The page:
Home / Population and society / Articles / The November 2019 Democratic debate by the numbers

Ten candidates for the Democratic presidential nomination met on an Atlanta stage yesterday to make their case. And as we at USAFacts like to say, debates should be grounded in facts. Here are reports related to five key topics to shed more light on the latest debate. 

Wealth in America

Candidates spoke about wealth in the US, with Senator Elizabeth Warren talking specifically about her plan for taxing the most affluent Americans. With that in mind, we have new data analysis on wealth in the United States post-recession. Did you know that the nation’s household wealth grew 58% from 2009 to 2019? That growth has not been consistent across all income brackets, however. Read the report to see more, including wealth distribution by income groups.

Child care and paid family leave

Sens. Amy Klobuchar and Kamala Harris discussed their plans for paid family leave (for three months and six months, respectively). Entrepreneur Andrew Yang said that the only countries without paid family leave are Papua New Guinea and the United States. While we don’t have the data on Papua New Guinea, but we do have a report on government-funded child care support. Our report also shows that 10% of people ages 25 to 54 say they work fewer hours than they’d like due to their need for child care.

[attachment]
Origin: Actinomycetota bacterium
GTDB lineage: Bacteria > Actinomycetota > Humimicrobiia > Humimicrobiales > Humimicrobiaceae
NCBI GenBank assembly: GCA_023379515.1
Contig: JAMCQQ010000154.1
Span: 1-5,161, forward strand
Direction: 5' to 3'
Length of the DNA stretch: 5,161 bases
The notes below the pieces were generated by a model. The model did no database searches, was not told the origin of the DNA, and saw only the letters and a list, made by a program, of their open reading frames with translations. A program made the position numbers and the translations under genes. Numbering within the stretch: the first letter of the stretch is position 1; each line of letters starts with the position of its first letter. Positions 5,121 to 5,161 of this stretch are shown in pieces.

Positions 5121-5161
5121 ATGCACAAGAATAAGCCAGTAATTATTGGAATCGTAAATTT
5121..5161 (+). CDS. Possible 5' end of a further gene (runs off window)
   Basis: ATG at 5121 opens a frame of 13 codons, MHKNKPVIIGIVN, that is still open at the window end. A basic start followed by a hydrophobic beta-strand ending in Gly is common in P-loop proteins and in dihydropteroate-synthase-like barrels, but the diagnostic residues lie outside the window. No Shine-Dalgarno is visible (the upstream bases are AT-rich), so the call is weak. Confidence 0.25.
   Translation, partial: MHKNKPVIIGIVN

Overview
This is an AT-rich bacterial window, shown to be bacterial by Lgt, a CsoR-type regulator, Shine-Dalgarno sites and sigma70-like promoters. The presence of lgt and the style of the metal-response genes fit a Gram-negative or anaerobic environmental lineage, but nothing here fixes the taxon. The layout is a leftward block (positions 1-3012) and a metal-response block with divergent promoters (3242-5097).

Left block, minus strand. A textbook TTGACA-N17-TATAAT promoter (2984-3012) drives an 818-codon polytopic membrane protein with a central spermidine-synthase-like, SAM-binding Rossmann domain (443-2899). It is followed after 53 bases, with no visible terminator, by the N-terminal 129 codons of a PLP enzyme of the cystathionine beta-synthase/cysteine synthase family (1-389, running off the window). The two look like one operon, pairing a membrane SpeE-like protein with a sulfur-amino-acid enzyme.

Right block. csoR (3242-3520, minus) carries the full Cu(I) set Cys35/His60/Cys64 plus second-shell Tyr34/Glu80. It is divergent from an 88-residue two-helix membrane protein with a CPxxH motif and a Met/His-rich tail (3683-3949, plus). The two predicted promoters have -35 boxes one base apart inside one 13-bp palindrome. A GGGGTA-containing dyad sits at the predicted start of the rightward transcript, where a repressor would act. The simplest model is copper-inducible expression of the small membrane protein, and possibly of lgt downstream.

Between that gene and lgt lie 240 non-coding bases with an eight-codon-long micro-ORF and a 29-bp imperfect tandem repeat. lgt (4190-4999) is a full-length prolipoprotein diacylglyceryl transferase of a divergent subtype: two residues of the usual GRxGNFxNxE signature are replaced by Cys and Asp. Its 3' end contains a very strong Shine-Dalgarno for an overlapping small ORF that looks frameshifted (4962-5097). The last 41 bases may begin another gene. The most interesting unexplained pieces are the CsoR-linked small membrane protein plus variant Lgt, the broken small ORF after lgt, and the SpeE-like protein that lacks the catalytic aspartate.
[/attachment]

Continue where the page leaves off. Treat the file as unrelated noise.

Medicare and health insurance

Realizing a larger version of Medicare was again a big topic early in the night. While the candidates debate how to fund it, we have the data on current Medicare costs. For example: it’s presently more expensive than private insurance, but Medicare costs have remained flat for the last decade. Meanwhile, we also have numbers on health insurance by each state. The number of uninsured Americans increased by 1.8 million from 2017 to 2018, the first time since the implementation of the Affordable Care Act.


The environment

With Senator Bernie Sanders’s talk about fossil fuels at the debate, it’s important to know how the nation is doing in eliminating emissions. We have the data on power production by state — all broken down into specific categories like solar, geothermal, natural gas, coal, and much more. And due to an increase in travel, transportation is now a more substantial source of greenhouse gas emissions than electricity. 


Senator Warren noted that housing is how Americans build generational wealth. Businessman Tom Steyer elaborated on a need for more housing in California. Our data shows that between 2010 and 2017, California had the fewest new building permits for each new resident. Where are homes being built in America and what are the vacancy rates? Take a look at the state of homeownership, construction, and homelessness since 2010.